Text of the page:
Journal Article

The dynamics of inner dead-zone boundaries in protoplanetary discs

Henrik N. Latter and Steven Balbus

in Monthly Notices of the Royal Astronomical Society

Published on behalf of The Royal Astronomical Society

Volume 424, issue 3, pages 1977-1990
Published in print August 2012 | ISSN: 0035-8711
Published online August 2012 | e-ISSN: 1365-2966 | DOI:
The dynamics of inner dead-zone boundaries in protoplanetary discs

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In protoplanetary discs, the inner radial boundary between the MRI turbulent (‘active’) and MRI quiescent (‘dead’) zones plays an important role in models of the disc evolution and in some planet formation scenarios. In reality, this boundary is not well-defined: thermal heating from the star in a passive disc yields a transition radius close to the star (<0.1 au), whereas if the disc is already MRI active, it can self-consistently maintain the requisite temperatures out to a transition radius of roughly 1 au. Moreover, the interface may not be static; it may be highly fluctuating or else unstable. In this paper, we study a reduced model of the dynamics of the active/dead zone interface that mimics several important aspects of a real disc system. We find that MRI-transition fronts propagate inwards (a ‘dead front' suppressing the MRI) if they are initially at the larger transition radius, or propagate outwards (an ‘active front' igniting the MRI) if starting from the smaller transition radius. In both cases, the front stalls at a well-defined intermediate radius, where it remains in a quasi-static equilibrium. We propose that it is this new, intermediate stalling radius that functions as the true boundary between the active and dead zones in protoplanetary discs. These dynamics are likely implicated in observations of variable accretion, such as FU Ori outbursts, as well as in those planet formation theories that require the accumulation of solid material at the dead/active interface.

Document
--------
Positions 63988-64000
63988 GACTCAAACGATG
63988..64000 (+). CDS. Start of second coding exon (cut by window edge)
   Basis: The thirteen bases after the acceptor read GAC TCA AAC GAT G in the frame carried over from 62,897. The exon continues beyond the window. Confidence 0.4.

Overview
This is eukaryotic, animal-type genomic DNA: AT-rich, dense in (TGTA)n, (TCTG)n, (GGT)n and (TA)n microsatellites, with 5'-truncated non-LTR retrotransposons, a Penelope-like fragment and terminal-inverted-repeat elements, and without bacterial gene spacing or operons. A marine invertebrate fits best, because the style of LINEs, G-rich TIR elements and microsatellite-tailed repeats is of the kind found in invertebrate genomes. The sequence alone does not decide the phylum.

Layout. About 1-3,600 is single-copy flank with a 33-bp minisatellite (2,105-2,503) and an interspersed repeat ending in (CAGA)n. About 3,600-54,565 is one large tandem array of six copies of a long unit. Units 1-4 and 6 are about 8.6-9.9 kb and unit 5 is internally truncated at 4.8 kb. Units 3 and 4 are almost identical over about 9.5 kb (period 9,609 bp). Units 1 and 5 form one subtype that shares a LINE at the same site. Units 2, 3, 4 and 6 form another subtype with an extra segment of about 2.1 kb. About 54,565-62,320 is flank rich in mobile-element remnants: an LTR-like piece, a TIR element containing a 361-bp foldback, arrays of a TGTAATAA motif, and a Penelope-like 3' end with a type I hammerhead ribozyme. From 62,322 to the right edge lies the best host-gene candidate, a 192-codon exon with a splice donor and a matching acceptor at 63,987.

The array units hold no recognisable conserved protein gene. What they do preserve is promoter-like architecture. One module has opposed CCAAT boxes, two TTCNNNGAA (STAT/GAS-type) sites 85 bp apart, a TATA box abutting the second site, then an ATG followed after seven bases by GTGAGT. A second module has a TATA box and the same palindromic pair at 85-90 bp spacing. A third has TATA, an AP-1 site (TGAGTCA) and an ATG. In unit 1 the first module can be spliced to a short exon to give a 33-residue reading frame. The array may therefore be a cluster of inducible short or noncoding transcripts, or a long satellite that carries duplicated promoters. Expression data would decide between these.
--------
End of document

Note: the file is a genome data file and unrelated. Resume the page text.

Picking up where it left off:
Keywords: accretion, accretion discs; instabilities; MHD; turbulence; protoplanetary discs

Journal Article.  11689 words.  Illustrated.

Subjects: Astronomy and Astrophysics

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